"The car in front of you paid your toll."
At first, I felt confused when the toll collector made that statement. Then I realized he meant that my boyfriend (at the time) paid it for me. It was at this moment that I thought to myself, "this guy's a keeper." And I did, in fact, end up marrying him.
The toll was only $1, so that wasn't why I was impressed. His gesture made me feel that he cared about me and that he was thinking of me. It reminded me of something you see in a rom-com movie. So I try to reciprocate that kind of gesture as often as possible.
Next year we will celebrate our 20-year wedding anniversary. But even sometimes I wonder: how do couples get so far? To learn more about what makes a healthy marriage, I spoke to relationship expert Alexandra Solomon, Ph.D., a clinical psychologist and author of Loving Bravely. During her work with couples, she found that the most important aspect of being in a healthy relationship starts with yourself and your willingness to view marriage as a classroom.
"We must accept that change is inevitable, and the best we can do is meet the changes with curiosity instead of resistance," says Dr. Solomon. "Part of viewing marriage as a classroom is knowing that we bring our past with us. It's important to be willing to look at how our old wounds, patterns, and triggers get activated with our partners."
Dr. Solomon offered the following tips to help foster a healthy relationship with your partner.
Take Care Of Yourself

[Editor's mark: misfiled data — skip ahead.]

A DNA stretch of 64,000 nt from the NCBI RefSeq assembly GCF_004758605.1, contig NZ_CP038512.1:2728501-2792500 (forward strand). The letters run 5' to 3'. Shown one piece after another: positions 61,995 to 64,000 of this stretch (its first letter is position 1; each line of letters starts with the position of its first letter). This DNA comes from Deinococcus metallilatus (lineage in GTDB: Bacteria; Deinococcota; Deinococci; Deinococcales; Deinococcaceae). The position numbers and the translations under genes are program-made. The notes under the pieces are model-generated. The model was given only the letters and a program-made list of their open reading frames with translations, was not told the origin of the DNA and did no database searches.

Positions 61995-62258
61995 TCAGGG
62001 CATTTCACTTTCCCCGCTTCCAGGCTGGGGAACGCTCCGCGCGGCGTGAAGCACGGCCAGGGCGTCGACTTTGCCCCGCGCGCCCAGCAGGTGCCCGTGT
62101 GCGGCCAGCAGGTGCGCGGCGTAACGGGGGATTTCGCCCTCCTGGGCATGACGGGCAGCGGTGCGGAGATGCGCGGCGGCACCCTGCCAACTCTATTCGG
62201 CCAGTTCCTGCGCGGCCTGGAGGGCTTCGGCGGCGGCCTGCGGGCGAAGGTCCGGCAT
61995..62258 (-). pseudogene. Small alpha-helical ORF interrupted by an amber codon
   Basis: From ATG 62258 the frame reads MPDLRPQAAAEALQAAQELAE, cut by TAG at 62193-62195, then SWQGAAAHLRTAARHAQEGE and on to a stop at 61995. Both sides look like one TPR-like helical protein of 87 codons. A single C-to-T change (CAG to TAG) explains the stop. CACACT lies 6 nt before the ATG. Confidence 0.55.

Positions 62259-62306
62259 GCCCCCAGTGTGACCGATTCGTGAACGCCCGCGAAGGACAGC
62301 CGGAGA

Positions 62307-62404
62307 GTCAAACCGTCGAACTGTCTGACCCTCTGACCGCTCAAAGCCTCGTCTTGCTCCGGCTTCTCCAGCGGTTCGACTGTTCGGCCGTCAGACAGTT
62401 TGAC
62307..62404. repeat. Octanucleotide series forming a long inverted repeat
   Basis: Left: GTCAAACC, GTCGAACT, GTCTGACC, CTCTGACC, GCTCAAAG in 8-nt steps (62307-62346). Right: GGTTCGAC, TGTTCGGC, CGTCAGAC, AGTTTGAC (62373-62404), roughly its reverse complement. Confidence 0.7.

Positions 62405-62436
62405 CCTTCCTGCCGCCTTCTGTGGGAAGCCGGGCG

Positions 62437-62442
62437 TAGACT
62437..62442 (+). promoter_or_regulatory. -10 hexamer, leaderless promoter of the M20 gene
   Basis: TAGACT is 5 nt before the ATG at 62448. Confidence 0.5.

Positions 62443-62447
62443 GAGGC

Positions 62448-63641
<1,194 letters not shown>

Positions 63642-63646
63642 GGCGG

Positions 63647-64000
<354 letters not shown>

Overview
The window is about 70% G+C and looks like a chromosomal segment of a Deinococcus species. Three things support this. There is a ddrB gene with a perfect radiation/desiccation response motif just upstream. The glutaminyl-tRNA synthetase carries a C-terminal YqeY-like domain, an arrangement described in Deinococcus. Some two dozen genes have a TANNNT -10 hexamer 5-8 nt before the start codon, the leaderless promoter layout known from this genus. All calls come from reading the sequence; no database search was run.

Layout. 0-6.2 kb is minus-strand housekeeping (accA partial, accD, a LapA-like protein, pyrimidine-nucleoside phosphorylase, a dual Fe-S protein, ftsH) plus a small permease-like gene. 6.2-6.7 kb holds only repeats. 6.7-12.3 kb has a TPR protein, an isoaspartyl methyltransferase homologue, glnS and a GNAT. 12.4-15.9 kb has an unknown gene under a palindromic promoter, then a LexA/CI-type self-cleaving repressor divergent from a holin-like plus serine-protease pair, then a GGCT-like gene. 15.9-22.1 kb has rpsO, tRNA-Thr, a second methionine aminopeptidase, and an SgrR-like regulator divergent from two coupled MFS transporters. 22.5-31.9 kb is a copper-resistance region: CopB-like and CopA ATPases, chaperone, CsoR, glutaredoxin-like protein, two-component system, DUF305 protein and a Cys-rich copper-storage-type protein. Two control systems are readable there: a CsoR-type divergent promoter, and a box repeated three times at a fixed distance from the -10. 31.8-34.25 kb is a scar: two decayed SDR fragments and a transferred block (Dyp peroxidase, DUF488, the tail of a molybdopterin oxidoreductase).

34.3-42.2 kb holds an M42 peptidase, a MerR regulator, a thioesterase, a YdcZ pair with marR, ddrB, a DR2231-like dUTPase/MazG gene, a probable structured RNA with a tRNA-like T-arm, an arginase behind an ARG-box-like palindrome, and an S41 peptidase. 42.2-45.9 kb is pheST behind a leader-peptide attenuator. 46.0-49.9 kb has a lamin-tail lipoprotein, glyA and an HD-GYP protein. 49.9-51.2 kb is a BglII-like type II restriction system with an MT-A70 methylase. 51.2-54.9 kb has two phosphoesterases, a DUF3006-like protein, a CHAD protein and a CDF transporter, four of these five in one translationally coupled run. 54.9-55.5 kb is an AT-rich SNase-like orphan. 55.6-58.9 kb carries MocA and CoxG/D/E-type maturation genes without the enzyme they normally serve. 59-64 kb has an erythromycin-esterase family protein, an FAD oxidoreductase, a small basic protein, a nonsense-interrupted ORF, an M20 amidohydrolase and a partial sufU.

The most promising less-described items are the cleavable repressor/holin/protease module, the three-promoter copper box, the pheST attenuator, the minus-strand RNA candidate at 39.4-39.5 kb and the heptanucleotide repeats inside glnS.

Being a great spouse is based on making sure your basic needs—such as eating healthy food, exercising, and getting good sleep—are being met.
"I know that I am a better wife when I take care of myself. When I am not getting enough sleep, exercise, and laughter, I feel bitter and irritable," says Dr. Solomon. "The more stressed out I am, the more I see my responsibilities to provide care to my husband and teens as a burden rather than a blessing. When I am burned out, I start to feel like a victim and that makes me less able to ask for what I need—help, praise, a break."
Another aspect of self-care is to do things that make you happy such as going out to lunch with your friends or reading a book.
"We cannot pour from an empty cup, so we need to make sure we are engaged in activities that provide meaning, connection, and joy. It is demanding to provide care for others and doing things that feel restorative and that inspired passion prevents caregiver burnout," says Dr. Solomon.
And if you are feeling overwhelmed it is important to take a time out instead of making a comment you may regret later.
Connect Through Touch
Dr. Solomon explained that touching your spouse communicates, "We're on the same team."
"Touch helps couples maintain connection and cushions the blow of the inevitable daily irritations of family life. It's important for couples to have all kinds of touch in their relationship, not just a sexual touch," says Dr. Solomon.
In working with couples Dr. Solomon found that often, touch is an ask, "Do you want to make love?" which can feel like another demand on an already-overwhelmed partner. She recommends touching outside the bedroom which can reduce stress and help couples feel connected.